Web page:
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Vintage Nat Gas Furnace advice needed

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My Daughter just purchased a home built in 1950. It looks to have the original furnace (or close to it) still in place. There is no badging left on it so my first question is does anyone know what make or model it is? I found the picture attached online, her unit is identical to it but I can't make out the label in the pic
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Second, the furnace appears to be functioning just fine. So what is the argument for replacing with a modern high efficiency unit? Obviously fuel savings (we live in Alberta, so Nat gas is relatively cheap, but that isn't to say it is cheap. We currently pay about $5.50/GJ ($5.85/MMBtu) But what would be the thermal efficiency of this unit versus a new high efficiency unit? The house is 1250 square feet, so while it does get pretty cold here it isn't that much volume to heat.

What are your thoughts?

Comments

  • Jamie Hall
    Jamie Hall Member Posts: 23,536
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    The efficiency of a new furnace will, of course, be better. In fact, I wouldn't be at all surprised if a furnace would use only about two thirds of the gas the old one did.

    But...

    At your price for gas, is it going to pay to replace the old one if it's working just fine? Most likely not, but do the math.
    Br. Jamie, osb
    Building superintendent/caretaker, 7200 sq. ft. historic house museum with dependencies in New England
  • pecmsg
    pecmsg Member Posts: 4,909
    edited November 2022
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    Congrats on your daughter's new home.

    That gas price is not bad but I can almost guarantee its going up!

    1st get a Defender Low Level CO Detector!!!

    Have that unit serviced buy a qualified contractor, if its sound use it this winter. Look into tightening the envelope, window, doors, insulation anything that will keep the heat in. Now you can lower the size of the furnace and save on gas. Begin searching Dual Fuel systems. Heat pump and gas fired furnace.
    GGross
  • mattmia2
    mattmia2 Member Posts: 9,838
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    You will have to find someone that understands these older systems to service it, someone that knows how to clean and adjust the burner, how the older gas controls work, and how to do a combustion analysis. Maybe there are now techs out there that would be confused by the fan/limit control not being part of a pc board.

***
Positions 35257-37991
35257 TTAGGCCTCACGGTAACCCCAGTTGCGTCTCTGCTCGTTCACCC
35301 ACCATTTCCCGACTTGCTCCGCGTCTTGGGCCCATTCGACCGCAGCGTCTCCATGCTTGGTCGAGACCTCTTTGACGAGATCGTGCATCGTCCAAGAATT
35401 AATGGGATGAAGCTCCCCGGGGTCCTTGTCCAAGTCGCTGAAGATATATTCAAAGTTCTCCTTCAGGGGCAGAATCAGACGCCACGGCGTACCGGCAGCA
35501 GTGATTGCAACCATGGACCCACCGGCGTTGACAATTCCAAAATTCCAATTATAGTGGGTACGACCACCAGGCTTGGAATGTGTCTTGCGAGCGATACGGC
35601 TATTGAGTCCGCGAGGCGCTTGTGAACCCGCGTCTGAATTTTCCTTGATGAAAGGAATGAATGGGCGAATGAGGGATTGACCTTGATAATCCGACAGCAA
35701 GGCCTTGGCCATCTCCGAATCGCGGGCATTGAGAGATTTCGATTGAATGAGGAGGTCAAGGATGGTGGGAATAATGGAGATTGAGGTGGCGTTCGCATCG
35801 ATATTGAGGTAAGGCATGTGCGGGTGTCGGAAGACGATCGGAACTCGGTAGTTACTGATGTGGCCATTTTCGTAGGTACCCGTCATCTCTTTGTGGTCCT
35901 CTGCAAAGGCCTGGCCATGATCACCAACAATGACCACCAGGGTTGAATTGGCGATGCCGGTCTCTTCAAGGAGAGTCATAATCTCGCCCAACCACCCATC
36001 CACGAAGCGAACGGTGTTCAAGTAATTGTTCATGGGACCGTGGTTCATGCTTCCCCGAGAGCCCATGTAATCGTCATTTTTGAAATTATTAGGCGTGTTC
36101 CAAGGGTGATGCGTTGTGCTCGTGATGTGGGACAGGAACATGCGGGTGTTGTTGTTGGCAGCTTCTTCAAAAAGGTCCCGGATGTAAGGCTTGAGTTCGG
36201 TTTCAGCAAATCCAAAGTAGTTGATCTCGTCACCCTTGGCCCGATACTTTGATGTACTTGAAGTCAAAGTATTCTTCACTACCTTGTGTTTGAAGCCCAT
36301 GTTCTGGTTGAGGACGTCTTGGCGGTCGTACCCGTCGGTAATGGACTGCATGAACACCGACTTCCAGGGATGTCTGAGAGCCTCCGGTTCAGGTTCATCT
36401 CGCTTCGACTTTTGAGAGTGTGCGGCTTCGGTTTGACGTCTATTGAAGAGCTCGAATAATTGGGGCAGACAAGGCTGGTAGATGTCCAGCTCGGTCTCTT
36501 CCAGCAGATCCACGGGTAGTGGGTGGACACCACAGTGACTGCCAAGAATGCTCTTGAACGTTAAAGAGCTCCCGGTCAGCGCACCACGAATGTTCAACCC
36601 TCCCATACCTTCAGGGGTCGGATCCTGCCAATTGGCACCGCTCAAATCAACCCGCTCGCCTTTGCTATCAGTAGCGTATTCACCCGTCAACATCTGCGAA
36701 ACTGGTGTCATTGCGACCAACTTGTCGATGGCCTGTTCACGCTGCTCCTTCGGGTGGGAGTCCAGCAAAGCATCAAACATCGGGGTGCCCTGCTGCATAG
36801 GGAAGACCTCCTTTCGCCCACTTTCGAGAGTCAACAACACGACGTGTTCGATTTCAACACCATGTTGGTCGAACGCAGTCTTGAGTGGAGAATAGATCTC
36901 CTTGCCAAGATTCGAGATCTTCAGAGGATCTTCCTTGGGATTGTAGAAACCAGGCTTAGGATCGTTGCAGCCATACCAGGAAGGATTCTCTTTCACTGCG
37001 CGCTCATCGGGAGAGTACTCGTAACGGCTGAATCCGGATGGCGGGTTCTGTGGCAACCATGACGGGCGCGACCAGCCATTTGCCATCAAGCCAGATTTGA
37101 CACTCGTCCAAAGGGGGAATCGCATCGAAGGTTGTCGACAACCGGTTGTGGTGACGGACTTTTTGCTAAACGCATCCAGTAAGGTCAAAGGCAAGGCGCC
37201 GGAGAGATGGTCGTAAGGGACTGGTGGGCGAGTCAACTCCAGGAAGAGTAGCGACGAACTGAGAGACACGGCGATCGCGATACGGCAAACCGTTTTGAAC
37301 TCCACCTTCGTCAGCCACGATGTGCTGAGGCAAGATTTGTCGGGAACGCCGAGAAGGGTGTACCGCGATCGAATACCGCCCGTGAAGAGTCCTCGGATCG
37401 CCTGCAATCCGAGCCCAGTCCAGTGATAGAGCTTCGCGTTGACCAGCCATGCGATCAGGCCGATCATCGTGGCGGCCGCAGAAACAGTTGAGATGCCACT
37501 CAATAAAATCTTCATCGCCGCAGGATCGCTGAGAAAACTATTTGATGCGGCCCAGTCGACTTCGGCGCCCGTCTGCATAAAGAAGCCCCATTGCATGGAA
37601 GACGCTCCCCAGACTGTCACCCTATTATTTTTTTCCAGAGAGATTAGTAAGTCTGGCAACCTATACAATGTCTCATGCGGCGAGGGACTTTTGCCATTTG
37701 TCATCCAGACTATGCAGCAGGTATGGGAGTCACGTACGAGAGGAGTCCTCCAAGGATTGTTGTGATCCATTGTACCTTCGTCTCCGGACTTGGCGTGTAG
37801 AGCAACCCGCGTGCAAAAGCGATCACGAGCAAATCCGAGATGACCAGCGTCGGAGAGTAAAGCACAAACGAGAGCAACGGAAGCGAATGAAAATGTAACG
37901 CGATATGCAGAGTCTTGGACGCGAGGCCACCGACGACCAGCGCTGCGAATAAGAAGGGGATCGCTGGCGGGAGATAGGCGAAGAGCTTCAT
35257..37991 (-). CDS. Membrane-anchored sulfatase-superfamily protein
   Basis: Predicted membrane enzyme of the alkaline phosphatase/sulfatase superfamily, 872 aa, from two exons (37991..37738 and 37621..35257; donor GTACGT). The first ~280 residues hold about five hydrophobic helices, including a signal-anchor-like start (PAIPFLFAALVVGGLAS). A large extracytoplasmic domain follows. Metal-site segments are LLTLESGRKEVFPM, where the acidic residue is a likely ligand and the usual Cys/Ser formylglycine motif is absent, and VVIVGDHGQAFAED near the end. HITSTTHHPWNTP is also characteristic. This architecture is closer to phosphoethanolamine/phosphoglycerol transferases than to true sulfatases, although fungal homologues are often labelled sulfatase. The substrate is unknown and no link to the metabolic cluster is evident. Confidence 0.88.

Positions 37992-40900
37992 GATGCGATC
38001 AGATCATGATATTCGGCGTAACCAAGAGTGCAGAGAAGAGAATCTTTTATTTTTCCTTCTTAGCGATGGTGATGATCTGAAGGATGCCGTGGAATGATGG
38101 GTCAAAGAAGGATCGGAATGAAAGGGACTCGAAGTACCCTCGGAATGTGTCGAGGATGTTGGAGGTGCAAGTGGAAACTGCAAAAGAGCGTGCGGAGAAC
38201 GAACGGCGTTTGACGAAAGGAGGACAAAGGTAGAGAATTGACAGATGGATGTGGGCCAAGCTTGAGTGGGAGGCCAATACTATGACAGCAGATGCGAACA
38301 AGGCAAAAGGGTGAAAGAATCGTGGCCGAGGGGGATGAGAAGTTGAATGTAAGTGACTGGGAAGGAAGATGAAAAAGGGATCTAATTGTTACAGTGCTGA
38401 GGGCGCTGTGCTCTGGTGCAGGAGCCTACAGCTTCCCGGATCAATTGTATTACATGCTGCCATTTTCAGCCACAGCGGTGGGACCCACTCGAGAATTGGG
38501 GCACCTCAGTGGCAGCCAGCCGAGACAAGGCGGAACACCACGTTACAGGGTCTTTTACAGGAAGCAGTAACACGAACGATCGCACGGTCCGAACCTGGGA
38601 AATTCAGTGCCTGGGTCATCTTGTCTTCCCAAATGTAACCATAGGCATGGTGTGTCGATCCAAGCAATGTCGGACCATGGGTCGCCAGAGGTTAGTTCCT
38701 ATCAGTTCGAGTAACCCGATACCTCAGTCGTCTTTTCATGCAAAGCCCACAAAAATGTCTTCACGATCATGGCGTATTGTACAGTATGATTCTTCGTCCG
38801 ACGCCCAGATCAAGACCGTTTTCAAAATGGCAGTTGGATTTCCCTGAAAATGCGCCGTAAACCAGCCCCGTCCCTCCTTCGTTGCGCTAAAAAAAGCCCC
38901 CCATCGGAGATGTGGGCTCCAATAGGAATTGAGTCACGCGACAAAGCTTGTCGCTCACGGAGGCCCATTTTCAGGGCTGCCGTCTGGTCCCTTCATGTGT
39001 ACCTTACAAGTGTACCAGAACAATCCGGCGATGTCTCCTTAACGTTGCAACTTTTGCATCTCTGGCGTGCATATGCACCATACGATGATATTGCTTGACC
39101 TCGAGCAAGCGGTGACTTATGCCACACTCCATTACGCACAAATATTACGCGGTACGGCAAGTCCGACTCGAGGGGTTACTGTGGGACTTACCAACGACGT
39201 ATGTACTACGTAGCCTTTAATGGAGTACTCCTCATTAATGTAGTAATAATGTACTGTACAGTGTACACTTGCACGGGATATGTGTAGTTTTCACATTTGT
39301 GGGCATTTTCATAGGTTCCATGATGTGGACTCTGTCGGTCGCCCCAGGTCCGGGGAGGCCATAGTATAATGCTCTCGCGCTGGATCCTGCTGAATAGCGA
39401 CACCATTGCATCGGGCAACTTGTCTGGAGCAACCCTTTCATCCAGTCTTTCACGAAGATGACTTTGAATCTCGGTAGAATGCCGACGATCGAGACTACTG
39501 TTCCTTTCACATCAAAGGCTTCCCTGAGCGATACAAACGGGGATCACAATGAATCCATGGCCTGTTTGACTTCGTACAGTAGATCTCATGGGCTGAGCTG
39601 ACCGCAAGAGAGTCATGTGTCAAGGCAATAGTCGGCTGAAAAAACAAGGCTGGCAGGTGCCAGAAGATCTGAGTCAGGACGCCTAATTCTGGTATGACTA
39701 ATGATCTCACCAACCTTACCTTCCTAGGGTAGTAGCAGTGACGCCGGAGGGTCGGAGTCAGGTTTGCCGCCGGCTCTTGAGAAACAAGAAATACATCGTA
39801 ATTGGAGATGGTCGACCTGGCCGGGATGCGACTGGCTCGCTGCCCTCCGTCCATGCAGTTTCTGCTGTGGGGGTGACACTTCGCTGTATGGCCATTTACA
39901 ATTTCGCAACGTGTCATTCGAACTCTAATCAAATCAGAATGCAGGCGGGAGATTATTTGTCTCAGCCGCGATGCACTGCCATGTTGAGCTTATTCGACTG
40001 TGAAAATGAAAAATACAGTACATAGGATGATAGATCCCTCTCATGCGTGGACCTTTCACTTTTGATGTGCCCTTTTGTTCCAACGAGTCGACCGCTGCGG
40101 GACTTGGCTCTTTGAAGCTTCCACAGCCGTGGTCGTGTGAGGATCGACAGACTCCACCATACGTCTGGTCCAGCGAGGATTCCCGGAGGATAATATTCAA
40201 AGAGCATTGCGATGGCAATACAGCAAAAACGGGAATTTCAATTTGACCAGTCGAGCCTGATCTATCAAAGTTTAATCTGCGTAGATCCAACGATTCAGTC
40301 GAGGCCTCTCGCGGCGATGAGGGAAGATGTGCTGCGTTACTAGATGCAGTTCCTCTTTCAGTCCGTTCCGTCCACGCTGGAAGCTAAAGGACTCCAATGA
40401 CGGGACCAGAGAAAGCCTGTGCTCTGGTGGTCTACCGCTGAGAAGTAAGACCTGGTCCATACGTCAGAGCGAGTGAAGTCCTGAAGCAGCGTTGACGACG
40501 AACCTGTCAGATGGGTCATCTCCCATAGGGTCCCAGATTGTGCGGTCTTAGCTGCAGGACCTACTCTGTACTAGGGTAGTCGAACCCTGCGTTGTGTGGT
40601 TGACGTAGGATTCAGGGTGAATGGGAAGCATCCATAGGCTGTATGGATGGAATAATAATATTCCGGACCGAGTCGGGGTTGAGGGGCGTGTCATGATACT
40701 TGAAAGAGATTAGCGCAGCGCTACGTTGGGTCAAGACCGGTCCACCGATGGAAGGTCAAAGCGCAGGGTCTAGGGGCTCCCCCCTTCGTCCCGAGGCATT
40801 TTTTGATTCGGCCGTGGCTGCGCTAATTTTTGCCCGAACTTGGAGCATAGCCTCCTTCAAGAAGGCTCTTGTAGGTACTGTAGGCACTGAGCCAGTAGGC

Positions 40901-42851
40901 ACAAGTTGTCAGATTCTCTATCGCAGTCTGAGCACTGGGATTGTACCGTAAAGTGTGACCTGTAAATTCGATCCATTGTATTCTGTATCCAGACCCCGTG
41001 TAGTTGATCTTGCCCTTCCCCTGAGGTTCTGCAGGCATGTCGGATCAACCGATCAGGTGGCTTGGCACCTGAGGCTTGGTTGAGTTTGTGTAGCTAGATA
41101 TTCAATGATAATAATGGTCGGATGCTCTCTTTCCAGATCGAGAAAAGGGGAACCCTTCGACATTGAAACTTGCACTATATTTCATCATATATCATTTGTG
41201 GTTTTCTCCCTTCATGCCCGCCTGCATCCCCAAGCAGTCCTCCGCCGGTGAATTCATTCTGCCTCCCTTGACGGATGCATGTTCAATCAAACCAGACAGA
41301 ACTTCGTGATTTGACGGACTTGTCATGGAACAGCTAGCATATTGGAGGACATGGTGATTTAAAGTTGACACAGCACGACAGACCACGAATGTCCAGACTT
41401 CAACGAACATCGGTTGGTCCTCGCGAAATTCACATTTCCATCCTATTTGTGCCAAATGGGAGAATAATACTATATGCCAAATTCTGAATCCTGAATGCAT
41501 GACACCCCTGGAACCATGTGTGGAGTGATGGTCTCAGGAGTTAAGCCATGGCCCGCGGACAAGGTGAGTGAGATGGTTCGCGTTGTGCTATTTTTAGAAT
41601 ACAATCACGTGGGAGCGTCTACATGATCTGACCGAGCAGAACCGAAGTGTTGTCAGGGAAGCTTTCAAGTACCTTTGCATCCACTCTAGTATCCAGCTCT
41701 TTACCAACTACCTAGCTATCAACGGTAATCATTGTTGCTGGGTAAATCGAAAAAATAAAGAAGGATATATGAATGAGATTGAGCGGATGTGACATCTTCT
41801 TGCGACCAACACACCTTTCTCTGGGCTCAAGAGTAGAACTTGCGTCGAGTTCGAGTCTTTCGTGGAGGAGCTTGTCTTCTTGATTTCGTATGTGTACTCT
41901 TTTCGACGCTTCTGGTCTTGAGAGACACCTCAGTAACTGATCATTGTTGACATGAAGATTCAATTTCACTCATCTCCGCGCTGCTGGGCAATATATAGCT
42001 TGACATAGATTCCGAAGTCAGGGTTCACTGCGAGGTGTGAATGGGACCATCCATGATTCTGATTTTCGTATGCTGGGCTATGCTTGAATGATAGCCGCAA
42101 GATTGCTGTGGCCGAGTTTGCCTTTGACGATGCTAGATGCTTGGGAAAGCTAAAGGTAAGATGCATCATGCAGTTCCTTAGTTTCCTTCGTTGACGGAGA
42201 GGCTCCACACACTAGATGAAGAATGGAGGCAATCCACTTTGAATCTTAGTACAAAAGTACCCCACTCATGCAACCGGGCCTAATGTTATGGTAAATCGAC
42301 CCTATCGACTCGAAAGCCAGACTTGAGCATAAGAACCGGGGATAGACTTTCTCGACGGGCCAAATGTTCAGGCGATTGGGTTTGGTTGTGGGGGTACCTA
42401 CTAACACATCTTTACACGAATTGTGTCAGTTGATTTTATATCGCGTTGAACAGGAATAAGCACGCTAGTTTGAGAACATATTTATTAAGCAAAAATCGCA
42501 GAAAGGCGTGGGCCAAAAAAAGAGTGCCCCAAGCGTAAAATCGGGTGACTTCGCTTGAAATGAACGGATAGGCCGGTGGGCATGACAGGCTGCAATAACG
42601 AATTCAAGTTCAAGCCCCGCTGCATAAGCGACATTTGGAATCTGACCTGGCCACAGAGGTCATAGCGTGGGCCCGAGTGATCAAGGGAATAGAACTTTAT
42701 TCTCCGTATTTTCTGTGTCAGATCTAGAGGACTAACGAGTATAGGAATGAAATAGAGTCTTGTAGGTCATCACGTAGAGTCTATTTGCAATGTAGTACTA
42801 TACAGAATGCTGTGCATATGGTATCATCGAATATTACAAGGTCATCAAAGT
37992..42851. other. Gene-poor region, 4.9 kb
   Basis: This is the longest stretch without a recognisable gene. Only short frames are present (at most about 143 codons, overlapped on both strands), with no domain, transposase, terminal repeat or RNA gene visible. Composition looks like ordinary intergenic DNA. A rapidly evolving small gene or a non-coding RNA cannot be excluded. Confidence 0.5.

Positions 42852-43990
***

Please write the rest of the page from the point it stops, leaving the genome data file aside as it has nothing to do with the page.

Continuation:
• Hot_water_fan
    Hot_water_fan Member Posts: 1,898
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    Second, the furnace appears to be functioning just fine. So what is the argument for replacing with a modern high efficiency unit? Obviously fuel savings (we live in Alberta, so Nat gas is relatively cheap, but that isn't to say it is cheap. We currently pay about $5.50/GJ ($5.85/MMBtu) But what would be the thermal efficiency of this unit versus a new high efficiency unit? The house is 1250 square feet, so while it does get pretty cold here it isn't that much volume to heat.


    Is anyone making the argument? Keep it until it breaks then install a properly sized replacement.
  • pecmsg
    pecmsg Member Posts: 4,909
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    Second, the furnace appears to be functioning just fine. So what is the argument for replacing with a modern high efficiency unit? Obviously fuel savings (we live in Alberta, so Nat gas is relatively cheap, but that isn't to say it is cheap. We currently pay about $5.50/GJ ($5.85/MMBtu) But what would be the thermal efficiency of this unit versus a new high efficiency unit? The house is 1250 square feet, so while it does get pretty cold here it isn't that much volume to heat.
    Is anyone making the argument? Keep it until it breaks then install a properly sized replacement.
    I’m saying get it checked then wait until next year
    Hot_water_fan
  • bburd
    bburd Member Posts: 926
    edited November 2022
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    Some of those older furnaces were built like tanks and will last a long time. The most important points are the integrity of the heat exchanger, safe operation and correct combustion adjustment, which should be set with a combustion analyzer by someone who knows how to use it.

    The difference in efficiency is probably about as @Jamie Hall said above. Reliability may be  better than a new furnace because the controls are less complicated on the older ones.



    Bburd